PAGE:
So, I'm not over here rocking' some tie die and extolling the virtues of all things peace, love, and psilocybin, (well, actually, that last part, I am). I do love me some Grateful Dead, but that's about the extent of it. And I don't think that today's music sucks at all. I own and love a lot of it. I just think that we are creating music from the foundation of a very overused paradigm, a 50 year old paradigm. There are many artists, both new and old, who have abandoned that paradigm for their own, and it's usually their music that I appreciate the most, but I do think we will be seeing another cultural and artistic tipping point very soon which will make the 60's seem as bland and uneventful as a dusty Boots Randolph record.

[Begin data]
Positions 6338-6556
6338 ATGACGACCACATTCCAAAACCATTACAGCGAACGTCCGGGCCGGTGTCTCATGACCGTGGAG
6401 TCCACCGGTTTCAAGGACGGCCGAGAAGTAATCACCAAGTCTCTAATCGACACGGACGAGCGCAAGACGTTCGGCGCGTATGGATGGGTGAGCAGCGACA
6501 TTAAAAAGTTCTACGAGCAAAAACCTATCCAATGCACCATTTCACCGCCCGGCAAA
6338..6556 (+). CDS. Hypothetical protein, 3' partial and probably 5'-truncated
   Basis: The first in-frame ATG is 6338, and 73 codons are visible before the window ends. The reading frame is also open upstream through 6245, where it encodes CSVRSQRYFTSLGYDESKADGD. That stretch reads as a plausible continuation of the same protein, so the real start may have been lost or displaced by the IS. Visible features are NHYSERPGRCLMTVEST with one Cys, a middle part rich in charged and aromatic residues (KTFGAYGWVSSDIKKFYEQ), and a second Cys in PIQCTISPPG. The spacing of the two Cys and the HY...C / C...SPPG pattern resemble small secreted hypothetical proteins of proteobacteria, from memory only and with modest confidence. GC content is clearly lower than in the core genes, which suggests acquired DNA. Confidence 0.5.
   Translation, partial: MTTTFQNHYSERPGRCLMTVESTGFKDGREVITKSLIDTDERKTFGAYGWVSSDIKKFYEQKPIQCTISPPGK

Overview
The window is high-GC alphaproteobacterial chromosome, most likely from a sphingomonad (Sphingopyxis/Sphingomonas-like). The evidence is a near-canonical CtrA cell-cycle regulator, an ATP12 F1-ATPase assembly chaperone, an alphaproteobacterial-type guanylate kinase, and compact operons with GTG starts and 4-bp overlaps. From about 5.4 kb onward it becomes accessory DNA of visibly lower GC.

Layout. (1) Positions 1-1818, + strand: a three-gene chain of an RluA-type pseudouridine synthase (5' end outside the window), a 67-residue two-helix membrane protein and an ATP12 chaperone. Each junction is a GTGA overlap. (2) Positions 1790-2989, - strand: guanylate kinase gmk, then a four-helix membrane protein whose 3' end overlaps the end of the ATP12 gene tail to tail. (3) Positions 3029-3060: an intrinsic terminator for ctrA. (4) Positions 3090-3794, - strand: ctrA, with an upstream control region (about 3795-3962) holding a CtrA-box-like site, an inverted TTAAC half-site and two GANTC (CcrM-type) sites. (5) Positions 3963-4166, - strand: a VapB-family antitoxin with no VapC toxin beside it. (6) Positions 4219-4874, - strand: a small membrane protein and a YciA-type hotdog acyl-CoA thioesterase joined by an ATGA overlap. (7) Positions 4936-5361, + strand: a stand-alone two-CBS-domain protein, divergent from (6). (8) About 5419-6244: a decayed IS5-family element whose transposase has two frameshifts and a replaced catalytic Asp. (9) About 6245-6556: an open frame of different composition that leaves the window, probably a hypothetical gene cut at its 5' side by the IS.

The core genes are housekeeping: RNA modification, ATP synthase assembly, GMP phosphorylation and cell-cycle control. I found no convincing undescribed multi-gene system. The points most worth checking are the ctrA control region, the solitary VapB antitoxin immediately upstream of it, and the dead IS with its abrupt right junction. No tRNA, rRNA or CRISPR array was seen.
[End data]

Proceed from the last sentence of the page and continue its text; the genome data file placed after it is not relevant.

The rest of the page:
I'm wondering what makes you think that we're still using the model of the 60's for todays music. If I know that, I can respond.
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Old 11-27-2010, 09:23 PM   #95 (permalink)
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Originally Posted by mr dave View Post
only if you're cherry picking the aspects of the past you'd like to live through.

yeah the music of the late 60s was awesome, how about the impending recession, unpopular wars, socially acceptable racism, socially acceptable sexism.

how awesome would it really be? ...
In all honesty, is it really better? The Economy blows, we are in a very unpopular war, although racism is better there are still a lot of racist people and sexist people. So, really the only big thing that changed is the music.
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Old 11-27-2010, 09:38 PM   #96 (permalink)
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Yeah but the music now, and especially the way we can translate the music through technology to people now, is phenomenal. I think the music coming out today is a lot better than we had in the 60's.